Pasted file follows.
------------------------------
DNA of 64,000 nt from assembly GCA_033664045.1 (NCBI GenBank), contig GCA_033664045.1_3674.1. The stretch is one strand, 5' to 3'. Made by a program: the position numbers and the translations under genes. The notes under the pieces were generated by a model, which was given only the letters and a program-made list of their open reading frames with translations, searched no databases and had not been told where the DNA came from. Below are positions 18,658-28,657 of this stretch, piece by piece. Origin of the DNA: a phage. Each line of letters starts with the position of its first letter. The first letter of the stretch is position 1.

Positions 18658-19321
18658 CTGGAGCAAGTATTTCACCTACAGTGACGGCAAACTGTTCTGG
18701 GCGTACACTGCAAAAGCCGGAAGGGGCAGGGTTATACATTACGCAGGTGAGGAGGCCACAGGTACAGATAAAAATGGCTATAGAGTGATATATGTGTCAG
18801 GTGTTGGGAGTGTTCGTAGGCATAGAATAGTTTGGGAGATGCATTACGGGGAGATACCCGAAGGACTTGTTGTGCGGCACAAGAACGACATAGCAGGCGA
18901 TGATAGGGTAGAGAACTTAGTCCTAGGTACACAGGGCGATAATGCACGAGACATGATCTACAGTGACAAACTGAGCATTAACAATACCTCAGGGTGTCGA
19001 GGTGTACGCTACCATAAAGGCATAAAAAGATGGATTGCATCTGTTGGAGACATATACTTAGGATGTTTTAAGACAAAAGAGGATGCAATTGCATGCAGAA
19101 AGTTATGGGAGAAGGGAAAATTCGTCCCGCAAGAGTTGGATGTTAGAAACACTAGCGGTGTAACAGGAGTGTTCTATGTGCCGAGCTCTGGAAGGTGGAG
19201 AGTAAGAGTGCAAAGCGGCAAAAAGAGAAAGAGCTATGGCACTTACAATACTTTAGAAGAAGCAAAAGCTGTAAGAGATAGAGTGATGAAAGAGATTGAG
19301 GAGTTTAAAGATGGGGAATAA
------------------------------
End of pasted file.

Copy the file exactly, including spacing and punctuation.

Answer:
DNA of 64,000 nt from assembly GCA_033664045.1 (NCBI GenBank), contig GCA_033664045.1_3674.1. The stretch is one strand, 5' to 3'. Made by a program: the position numbers and the translations under genes. The notes under the pieces were generated by a model, which was given only the letters and a program-made list of their open reading frames with translations, searched no databases and had not been told where the DNA came from. Below are positions 18,658-28,657 of this stretch, piece by piece. Origin of the DNA: a phage. Each line of letters starts with the position of its first letter. The first letter of the stretch is position 1.

Positions 18658-19321
18658 CTGGAGCAAGTATTTCACCTACAGTGACGGCAAACTGTTCTGG
18701 GCGTACACTGCAAAAGCCGGAAGGGGCAGGGTTATACATTACGCAGGTGAGGAGGCCACAGGTACAGATAAAAATGGCTATAGAGTGATATATGTGTCAG
18801 GTGTTGGGAGTGTTCGTAGGCATAGAATAGTTTGGGAGATGCATTACGGGGAGATACCCGAAGGACTTGTTGTGCGGCACAAGAACGACATAGCAGGCGA
18901 TGATAGGGTAGAGAACTTAGTCCTAGGTACACAGGGCGATAATGCACGAGACATGATCTACAGTGACAAACTGAGCATTAACAATACCTCAGGGTGTCGA
19001 GGTGTACGCTACCATAAAGGCATAAAAAGATGGATTGCATCTGTTGGAGACATATACTTAGGATGTTTTAAGACAAAAGAGGATGCAATTGCATGCAGAA
19101 AGTTATGGGAGAAGGGAAAATTCGTCCCGCAAGAGTTGGATGTTAGAAACACTAGCGGTGTAACAGGAGTGTTCTATGTGCCGAGCTCTGGAAGGTGGAG
19201 AGTAAGAGTGCAAAGCGGCAAAAAGAGAAAGAGCTATGGCACTTACAATACTTTAGAAGAAGCAAAAGCTGTAAGAGATAGAGTGATGAAAGAGATTGAG
19301 GAGTTTAAAGATGGGGAATAA